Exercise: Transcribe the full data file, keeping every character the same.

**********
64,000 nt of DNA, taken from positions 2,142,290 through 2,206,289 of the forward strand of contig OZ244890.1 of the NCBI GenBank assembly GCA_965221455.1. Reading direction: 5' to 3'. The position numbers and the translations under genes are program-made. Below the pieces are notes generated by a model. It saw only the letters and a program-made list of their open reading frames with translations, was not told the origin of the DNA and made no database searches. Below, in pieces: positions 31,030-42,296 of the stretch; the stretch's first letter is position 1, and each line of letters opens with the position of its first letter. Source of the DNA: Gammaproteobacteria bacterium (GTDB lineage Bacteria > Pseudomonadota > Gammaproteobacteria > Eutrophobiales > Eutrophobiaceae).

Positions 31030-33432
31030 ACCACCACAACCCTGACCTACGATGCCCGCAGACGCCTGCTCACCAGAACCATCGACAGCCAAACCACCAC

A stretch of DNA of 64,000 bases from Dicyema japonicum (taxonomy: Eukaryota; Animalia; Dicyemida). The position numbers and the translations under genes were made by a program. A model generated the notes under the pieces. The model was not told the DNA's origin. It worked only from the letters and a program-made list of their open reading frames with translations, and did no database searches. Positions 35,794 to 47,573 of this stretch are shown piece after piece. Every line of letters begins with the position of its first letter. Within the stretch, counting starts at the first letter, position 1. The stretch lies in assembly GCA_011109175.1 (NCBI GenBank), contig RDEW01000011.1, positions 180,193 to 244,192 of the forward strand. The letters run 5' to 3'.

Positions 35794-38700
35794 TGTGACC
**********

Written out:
64,000 nt of DNA, taken from positions 2,142,290 through 2,206,289 of the forward strand of contig OZ244890.1 of the NCBI GenBank assembly GCA_965221455.1. Reading direction: 5' to 3'. The position numbers and the translations under genes are program-made. Below the pieces are notes generated by a model. It saw only the letters and a program-made list of their open reading frames with translations, was not told the origin of the DNA and made no database searches. Below, in pieces: positions 31,030-42,296 of the stretch; the stretch's first letter is position 1, and each line of letters opens with the position of its first letter. Source of the DNA: Gammaproteobacteria bacterium (GTDB lineage Bacteria > Pseudomonadota > Gammaproteobacteria > Eutrophobiales > Eutrophobiaceae).

Positions 31030-33432
31030 ACCACCACAACCCTGACCTACGATGCCCGCAGACGCCTGCTCACCAGAACCATCGACAGCCAAACCACCAC

A stretch of DNA of 64,000 bases from Dicyema japonicum (taxonomy: Eukaryota; Animalia; Dicyemida). The position numbers and the translations under genes were made by a program. A model generated the notes under the pieces. The model was not told the DNA's origin. It worked only from the letters and a program-made list of their open reading frames with translations, and did no database searches. Positions 35,794 to 47,573 of this stretch are shown piece after piece. Every line of letters begins with the position of its first letter. Within the stretch, counting starts at the first letter, position 1. The stretch lies in assembly GCA_011109175.1 (NCBI GenBank), contig RDEW01000011.1, positions 180,193 to 244,192 of the forward strand. The letters run 5' to 3'.

Positions 35794-38700
35794 TGTGACC